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The Kats of '83

by FRITZ NEIGHBOR
Daily Inter Lake | July 31, 2022 12:39 PM

“One thing I’ve got to say about our team, we’re fun to watch. We play risky ball. We’re not afraid to make a bad pass. As fast as we can go and still be controlled, that’s how we like to play.”

— Larry Schmautz in the Daily Inter Lake, Sept. 30, 1983.

In 1977 the Montana High School Association announced that the Class A level of girls basketball in the state would split into two: AA and A. This would match boys basketball and, in theory, the 16 biggest schools would be in AA. For a time, Columbia Falls and Whitefish were both ticketed for the jump.

In the end, just Columbia Falls played AA, starting in 1980-81, and if others were worried about having the classification’s lowest enrollment (a reported 725 in 1980), well, let’s just say the girls were ready.

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Pages in a scrapbook detail the Columbia Falls girls basketball state championship season of 1983. (Casey Kreider/Daily Inter Lake)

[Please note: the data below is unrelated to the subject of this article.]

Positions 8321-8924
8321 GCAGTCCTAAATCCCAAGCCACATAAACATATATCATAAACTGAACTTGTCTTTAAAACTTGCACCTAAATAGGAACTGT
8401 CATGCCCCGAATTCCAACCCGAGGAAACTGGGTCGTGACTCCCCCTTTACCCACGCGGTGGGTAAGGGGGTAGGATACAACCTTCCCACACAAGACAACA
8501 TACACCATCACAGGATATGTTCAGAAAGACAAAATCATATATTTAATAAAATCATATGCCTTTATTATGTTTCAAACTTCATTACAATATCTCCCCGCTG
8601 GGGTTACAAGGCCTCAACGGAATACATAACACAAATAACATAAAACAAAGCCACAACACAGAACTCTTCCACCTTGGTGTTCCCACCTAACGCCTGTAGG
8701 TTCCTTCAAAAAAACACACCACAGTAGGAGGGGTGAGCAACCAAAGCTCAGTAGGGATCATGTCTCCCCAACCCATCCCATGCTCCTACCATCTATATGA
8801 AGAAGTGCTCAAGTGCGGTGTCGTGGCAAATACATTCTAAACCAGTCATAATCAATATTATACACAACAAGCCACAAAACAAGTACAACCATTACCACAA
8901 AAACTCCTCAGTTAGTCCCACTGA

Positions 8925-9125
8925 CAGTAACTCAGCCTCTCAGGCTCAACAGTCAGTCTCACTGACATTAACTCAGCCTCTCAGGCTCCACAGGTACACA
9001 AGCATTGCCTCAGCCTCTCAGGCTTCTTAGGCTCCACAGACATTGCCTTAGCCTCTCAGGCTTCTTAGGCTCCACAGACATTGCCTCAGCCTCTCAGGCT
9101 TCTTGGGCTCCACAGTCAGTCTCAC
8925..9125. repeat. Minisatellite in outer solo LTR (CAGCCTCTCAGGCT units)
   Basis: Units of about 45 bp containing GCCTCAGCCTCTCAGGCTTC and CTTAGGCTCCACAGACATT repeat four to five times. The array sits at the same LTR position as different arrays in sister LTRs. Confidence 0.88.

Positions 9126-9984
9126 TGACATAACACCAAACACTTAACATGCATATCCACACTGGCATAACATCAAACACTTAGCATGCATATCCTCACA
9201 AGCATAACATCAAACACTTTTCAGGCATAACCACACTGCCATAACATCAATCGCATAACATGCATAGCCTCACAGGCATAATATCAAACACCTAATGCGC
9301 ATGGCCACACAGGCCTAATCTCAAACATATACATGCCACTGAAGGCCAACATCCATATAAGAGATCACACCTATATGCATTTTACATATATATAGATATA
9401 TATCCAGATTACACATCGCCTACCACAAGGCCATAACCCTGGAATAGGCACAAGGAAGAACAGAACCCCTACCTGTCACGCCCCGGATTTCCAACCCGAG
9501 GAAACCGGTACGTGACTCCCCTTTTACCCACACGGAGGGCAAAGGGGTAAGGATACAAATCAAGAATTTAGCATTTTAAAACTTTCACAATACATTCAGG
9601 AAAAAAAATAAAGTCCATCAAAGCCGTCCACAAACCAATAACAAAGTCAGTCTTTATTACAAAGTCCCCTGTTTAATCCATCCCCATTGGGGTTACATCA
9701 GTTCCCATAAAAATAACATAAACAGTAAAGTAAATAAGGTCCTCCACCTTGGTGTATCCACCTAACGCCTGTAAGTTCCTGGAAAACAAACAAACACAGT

The Kats made state all six years the school played in AA, and in 1981 they pushed unbeaten Great Falls High to the buzzer in a first-round game at state, losing 58-55. This was a harbinger.

The Bison would go on to win the second of three straight AA titles that season, but in 1983 that streak ended. Because the Wildkats won it all.

We’ve talked to several of the mainstays of that team, which played six girls a majority of the time. Four seniors led the team: Becky Countryman, Robin (Allen) Barnhart, Debby Downen and Kendy (Bell) Jensen.

Suzanne Schwartz was a junior mainstay and Brooke (Allen) Cates was a sophomore leader at shooting guard; her sister Robin ran the point.

Larry Schmautz, who coached the Kats on the hardwood and in track, died suddenly in 2005 at age 62. He was coming up on his 41st birthday when Columbia Falls got its first championship. Barry Grace, an assistant coach in the 80s, stepped in for this article.

You could say it all started with a freshman team that — despite losing Countryman to a foot injury — went unbeaten.